November events at the North Carolina Museum of History

by Oct 3, 2013Happenings0 comments

All programs are free, unless otherwise noted. Parking is free on weekends.

NOTE: The museum will be closed for Veterans’ Day on Monday, Nov. 11, and for Thanksgiving Day on Thursday, Nov. 28.


Make It, Take It: Ribbonwork

Saturday, Nov. 2

1-3 p.m. (drop-in program)

Make a ribbonwork bookmark and learn about this traditional craft, a popular way for many American Indians to decorate their powwow regalia.

Time for Tots: Early American Indian Life

Tuesday, Nov. 5 or 12

10-10:45 a.m.

Ages 3-5 (with adult)

$1 per child

To register, call 919-807-7992.

Discover more about the lives of the first North Carolinians by handling objects, listening to stories, and making your own clay-coil pot to take home.

History Corner: Blackbeard!

Wednesday, Nov. 6

10-11 a.m.

Ages 6-9 (with adult)

$1 per child

To register, call 919-807-7992.

Ahoy, mateys! Find out about swashbucklers and life aboard a ship in the 1700s.

History Hunters: Most Notorious Pirates

Wednesday, Nov. 6

11:15 a.m.-12:15 p.m.

Ages 10-13

$1 per child

To register, call 919-807-7992.

What’s the difference between a pirate and a privateer? Did Blackbeard really set his hair on fire? Separate truth from fiction as we look at a wild part of North Carolina history.

Storytime in the Gallery

Ages 3 and up (with adult)

Thursdays, Nov. 7, 14 and 21

10-10:30 a.m.

Meet a staff member at the information desk and follow your guide to one of the museum galleries. There, you can look around and listen to a history-related story.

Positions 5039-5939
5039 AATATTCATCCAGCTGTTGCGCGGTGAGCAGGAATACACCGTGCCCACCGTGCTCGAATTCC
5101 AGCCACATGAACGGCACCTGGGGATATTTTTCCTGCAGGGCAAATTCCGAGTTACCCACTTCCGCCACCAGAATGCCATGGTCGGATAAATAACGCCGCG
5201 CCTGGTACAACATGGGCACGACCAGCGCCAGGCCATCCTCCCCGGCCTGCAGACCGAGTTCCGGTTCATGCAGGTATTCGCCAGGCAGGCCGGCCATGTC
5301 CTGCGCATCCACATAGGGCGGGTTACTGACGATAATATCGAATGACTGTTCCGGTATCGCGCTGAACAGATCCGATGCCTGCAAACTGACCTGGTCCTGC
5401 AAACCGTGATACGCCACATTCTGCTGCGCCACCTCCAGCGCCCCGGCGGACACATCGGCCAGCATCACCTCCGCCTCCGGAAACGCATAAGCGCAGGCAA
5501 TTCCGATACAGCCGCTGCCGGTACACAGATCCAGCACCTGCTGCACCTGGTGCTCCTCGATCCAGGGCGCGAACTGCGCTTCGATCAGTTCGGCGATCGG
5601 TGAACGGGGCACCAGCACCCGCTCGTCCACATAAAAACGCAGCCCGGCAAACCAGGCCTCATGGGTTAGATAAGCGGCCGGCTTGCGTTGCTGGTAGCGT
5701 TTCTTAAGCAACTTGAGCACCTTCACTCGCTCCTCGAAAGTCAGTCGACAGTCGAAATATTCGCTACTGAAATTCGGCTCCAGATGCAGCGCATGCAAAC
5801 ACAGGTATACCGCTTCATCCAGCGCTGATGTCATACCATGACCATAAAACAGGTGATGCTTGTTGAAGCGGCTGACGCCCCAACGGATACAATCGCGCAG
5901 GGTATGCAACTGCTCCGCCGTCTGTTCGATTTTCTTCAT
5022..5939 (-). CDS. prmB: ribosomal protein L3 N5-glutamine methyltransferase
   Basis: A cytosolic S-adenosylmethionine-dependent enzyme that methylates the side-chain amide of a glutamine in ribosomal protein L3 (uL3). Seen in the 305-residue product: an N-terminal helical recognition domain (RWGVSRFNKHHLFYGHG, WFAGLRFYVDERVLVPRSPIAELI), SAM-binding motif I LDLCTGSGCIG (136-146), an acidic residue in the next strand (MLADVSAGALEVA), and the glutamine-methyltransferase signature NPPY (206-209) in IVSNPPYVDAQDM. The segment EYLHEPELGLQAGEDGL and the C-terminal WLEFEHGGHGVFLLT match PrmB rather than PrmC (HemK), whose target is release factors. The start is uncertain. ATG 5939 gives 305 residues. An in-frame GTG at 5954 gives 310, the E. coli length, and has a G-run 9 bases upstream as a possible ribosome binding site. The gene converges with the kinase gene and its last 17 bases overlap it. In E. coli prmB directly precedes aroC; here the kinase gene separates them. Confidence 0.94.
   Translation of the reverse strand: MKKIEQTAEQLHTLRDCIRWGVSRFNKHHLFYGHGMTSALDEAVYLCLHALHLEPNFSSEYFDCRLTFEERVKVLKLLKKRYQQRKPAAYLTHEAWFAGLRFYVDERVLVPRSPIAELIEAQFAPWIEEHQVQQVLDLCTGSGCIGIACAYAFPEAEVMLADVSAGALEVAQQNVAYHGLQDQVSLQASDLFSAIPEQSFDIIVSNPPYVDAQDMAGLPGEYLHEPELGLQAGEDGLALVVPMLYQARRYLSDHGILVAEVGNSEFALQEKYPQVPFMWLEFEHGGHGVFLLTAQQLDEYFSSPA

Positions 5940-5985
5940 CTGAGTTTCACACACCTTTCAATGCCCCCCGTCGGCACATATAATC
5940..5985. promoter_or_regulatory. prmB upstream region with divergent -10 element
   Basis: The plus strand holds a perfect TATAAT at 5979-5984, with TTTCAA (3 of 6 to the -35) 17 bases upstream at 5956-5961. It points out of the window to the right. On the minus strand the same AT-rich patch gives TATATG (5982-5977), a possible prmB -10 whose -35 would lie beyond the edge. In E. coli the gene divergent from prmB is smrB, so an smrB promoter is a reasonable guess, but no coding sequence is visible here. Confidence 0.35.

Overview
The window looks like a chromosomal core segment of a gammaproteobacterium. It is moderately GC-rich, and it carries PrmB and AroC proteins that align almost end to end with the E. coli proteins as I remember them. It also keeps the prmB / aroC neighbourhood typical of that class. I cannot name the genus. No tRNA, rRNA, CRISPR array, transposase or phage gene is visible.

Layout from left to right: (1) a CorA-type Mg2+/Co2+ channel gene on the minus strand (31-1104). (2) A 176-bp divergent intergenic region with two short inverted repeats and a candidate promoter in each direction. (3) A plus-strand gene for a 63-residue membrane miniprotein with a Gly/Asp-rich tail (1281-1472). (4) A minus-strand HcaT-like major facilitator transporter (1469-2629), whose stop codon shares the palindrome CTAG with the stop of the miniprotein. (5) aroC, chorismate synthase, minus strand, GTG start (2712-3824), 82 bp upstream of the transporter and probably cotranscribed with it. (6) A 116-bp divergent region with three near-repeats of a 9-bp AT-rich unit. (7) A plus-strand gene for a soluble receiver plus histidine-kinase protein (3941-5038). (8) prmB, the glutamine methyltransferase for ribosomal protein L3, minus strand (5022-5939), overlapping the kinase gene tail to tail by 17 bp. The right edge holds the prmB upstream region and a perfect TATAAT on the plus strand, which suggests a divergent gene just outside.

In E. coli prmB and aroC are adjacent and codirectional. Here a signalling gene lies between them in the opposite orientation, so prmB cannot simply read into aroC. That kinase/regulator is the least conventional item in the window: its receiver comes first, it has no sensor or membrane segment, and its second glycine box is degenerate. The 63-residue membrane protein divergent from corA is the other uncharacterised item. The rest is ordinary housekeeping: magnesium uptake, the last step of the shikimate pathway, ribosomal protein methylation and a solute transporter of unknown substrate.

Music of the Carolinas: Arnold Richardson: Native American Flute and Song

Sunday, Nov. 10

3-4 p.m.

Richardson plays traditional American Indian flutes that he carves himself from cedar to relay the meaning behind centuries-old melodies and rhythms. The performance is presented with PineCone, and support comes from the N.C. Museum of History Associates, Williams Mullen, WLHC-FM/WLQC-FM and Harry’s Guitar Shop of Raleigh.

Southern Season Cooking School

Monday, Nov. 11

6 p.m.

Note: This program takes place at Southern Season, 201 S. Estes Drive, Chapel Hill. For fee and registration information, call 877-929-7133.

Enjoy a cooking demonstration, presented by the staff of Southern Season Cooking School and then sample the delicious Russian dishes they prepare: oroshka (cold vegetable soup), beef stroganov, and lymonnyk (lemon pie).

History à la Carte: From Duct Tape to Electronic Tape: Inside the Watergate

Wednesday, Nov. 13

Noon-1 p.m.

Bring your lunch; beverages provided.

Eugene Boyce, Assistant Chief Counsel, Senate Watergate Committee

Boyce worked closely with Sen. Sam J. Ervin during the 99 days of televised hearings related to crimes committed during the 1972 presidential campaign. He served as lead investigator on the team that discovered the taping system that recorded conversations inside the White House of then president Richard Nixon.

Exhibit Opening Reception

Friday, Nov. 15

6-8 p.m.

Formed, Fired, and Finished: Art Pottery from the James-Farmer Collection

After cheaper, mass-produced containers replaced utilitarian pottery in the early 20th century, North Carolina’s potters began transitioning to art pottery. Several dozen examples of that transition, and its results, are featured in this exhibit case in the museum lobby.

Was I Born for This? North Carolina Slave Voices

Sunday, Nov. 17

2 p.m.

Dr. Lucinda MacKethan, Professor of English Emerita, N.C. State University

Walk through the lives of enslaved persons as told in their own words. MacKethan will discuss the ways in which African American writers, in the years before and soon after the Civil War, presented their experience as slaves and fought against slavery and racism in North Carolina.

18th Annual American Indian Heritage Celebration

Saturday, Nov. 23

11 a.m.-4 p.m.

Join us in celebrating National American Indian Heritage Month! Watch artists, dancers and performers; participate in hands-on workshops and craft activities; listen to historians and scholars; and learn more about North Carolina’s American Indian population — the largest of any state east of the Mississippi River.

Info: N.C. Museum of History (919) 807-7900 or access or Facebook.